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Economy of Motion
Fri, 2010-06-04 00:23 | by Anonymous
By Michael Escalera
One of the best decisions you can make to manage your time, reduce pollution, and lower costs is to have a daily plan. We call it economy of motion.
It's something I was taught at a young age by my parents, and to be honest, it makes sense! The principle is to combine energy and effort so that more can be accomplished with less. To put it in practical terms, here is how economy of motion relates to daily life.
For our business, if we have packages that are ready to be shipped Wednesday afternoon and we know more packages will be ready Thursday and early Friday morning, we will wait until Friday morning to ship all of them together. This saves the energy, time, fuel use, and pollution from what would have been three separate trips!
The concept sounds simple but can be difficult to implement if you don't plan ahead. You can help this policy work in two distinct ways:
1. Manage your client's expectations
2. Forecast needs and plan your time wisely
Managing your client's expectations is crucial to using economy of motion. One of the most common questions we get regarding this policy is doesn't “delaying” packages when they are ready to go affect our clients? The answer is no – it doesn't affect them at all! We inform our clients that it will be approximately four weeks before they receive their order. When we receive an order it is always processed within two business days, and back from the lab within another three business days. We then package the order and place it in the queue for shipping. Even if it doesn't leave our studio with other packages for two to three days, we are still two weeks ahead of schedule from when the clients expect their order! We would never jeopardize our relationships by needlessly delaying orders, but by managing our client's expectations we can save energy, time, fuel use, and pollution by this simple workflow.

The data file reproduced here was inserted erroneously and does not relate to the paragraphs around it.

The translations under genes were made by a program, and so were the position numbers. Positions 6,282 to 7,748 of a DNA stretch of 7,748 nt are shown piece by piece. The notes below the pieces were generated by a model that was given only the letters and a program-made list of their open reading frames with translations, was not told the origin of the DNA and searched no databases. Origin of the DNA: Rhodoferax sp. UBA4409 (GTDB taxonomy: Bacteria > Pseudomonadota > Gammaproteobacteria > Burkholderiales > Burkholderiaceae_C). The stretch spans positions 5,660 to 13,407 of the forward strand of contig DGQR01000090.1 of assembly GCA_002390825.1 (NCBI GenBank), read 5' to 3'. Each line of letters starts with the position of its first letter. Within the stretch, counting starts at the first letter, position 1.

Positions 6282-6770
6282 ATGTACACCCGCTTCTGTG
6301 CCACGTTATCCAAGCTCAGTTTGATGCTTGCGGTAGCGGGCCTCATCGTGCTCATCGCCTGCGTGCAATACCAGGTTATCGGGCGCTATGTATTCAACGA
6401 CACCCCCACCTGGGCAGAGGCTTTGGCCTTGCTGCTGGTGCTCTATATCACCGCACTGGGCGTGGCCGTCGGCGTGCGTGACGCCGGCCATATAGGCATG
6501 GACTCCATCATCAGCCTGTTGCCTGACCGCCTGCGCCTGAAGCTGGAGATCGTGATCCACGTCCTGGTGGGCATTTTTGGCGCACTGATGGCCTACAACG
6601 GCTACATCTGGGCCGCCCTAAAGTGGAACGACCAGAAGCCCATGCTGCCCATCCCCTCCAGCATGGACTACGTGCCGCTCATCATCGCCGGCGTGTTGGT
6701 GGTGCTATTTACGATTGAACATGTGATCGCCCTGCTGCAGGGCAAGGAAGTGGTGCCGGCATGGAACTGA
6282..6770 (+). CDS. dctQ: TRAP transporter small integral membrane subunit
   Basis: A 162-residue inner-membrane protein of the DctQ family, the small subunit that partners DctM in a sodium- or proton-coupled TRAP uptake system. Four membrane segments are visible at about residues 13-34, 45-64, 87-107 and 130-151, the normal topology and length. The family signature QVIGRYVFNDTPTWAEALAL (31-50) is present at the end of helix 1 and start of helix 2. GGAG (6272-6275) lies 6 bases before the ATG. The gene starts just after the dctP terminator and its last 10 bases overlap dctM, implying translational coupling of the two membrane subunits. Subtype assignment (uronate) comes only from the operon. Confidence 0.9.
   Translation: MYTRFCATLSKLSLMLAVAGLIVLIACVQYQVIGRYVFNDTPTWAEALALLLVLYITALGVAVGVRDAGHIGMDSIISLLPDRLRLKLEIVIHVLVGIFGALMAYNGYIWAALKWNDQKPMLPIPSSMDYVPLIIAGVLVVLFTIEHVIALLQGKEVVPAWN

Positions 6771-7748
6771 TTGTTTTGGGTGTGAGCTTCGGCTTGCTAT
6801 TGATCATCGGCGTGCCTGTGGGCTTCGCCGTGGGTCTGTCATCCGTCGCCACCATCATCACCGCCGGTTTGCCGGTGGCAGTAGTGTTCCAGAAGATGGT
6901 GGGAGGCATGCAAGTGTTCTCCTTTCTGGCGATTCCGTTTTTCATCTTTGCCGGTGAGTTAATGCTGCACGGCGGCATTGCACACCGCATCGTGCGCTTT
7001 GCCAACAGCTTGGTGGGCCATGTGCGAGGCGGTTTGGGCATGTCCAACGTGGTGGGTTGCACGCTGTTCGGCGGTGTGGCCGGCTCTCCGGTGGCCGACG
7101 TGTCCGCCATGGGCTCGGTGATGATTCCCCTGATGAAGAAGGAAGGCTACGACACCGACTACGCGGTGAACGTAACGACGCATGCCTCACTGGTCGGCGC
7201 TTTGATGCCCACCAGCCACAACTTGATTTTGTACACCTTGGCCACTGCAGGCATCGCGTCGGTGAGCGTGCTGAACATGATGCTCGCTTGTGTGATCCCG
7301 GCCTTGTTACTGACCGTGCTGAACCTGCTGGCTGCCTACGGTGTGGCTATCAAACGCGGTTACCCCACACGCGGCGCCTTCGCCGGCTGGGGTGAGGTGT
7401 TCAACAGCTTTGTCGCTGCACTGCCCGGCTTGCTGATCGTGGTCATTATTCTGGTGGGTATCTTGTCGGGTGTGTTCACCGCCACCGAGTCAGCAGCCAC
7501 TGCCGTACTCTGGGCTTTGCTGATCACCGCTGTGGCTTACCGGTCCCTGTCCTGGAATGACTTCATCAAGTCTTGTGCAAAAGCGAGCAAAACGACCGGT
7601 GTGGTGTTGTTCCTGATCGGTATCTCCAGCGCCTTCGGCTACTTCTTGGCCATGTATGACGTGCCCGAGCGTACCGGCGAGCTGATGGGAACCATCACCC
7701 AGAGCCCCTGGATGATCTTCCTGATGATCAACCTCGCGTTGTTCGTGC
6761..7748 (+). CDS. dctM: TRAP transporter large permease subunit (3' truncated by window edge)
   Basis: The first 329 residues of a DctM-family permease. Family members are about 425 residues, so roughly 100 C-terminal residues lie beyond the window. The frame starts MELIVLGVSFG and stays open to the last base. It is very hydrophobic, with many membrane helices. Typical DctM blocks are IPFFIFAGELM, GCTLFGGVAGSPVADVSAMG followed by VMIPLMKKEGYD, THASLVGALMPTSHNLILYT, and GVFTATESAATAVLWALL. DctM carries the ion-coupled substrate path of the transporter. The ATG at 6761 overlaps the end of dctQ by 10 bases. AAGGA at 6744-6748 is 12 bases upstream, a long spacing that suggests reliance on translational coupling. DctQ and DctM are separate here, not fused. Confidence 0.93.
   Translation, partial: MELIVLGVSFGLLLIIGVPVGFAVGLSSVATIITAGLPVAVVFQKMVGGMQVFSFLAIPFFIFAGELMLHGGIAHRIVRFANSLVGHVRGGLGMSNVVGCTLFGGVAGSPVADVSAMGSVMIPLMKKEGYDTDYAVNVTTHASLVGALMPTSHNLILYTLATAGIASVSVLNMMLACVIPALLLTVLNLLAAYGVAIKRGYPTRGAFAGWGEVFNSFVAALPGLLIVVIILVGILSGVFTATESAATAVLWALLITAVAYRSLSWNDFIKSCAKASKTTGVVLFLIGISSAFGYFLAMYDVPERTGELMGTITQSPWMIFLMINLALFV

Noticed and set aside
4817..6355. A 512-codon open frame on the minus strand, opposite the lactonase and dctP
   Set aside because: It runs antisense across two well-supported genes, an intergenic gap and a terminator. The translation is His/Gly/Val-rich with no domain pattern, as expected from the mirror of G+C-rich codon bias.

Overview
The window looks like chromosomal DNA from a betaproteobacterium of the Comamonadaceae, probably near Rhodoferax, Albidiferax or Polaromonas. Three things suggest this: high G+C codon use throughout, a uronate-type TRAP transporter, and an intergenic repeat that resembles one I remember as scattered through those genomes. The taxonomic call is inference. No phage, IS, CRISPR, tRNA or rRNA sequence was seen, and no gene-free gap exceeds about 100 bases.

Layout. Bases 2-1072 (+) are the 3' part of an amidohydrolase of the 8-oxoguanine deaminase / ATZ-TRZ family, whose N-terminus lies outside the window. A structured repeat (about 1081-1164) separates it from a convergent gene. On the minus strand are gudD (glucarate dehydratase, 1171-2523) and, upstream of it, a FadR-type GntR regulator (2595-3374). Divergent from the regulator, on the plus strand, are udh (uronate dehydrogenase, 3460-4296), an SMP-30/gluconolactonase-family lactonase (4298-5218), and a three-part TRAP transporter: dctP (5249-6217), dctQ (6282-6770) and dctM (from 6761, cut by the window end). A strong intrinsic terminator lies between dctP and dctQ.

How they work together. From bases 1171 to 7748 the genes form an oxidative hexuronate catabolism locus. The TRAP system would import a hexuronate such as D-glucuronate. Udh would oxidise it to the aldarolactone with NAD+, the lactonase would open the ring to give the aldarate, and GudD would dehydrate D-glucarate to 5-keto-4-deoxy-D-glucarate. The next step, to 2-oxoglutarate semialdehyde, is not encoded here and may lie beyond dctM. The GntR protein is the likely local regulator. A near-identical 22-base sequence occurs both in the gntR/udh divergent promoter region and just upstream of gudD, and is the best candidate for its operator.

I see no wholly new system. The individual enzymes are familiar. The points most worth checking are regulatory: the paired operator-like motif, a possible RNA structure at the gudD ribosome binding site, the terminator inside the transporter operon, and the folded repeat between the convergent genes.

The next way to implement this policy is by forecasting and planning your time wisely. When we know on Tuesday that packages will need to be sent on Thursday, we start to plan our other needs around that trip. Whether it's office supplies, on location meetings, or a quick personal grocery run, anything that we can combine into one trip is fair game. We are saving so much by having multiple errands accomplished at one time.
Economy of motion is a simple task that can translate into savings for your time, health, finances, and very importantly, our environment. Just think of what an impact it would make if everyone thought this way!
Michael Escalera is a Christian photojournalist who documents weddings throughout the world. His images have been published nationally and he teaches workshops and offers consulting services to other businesses. You can learn more about Michael by visiting http://www.escaleraphotography.com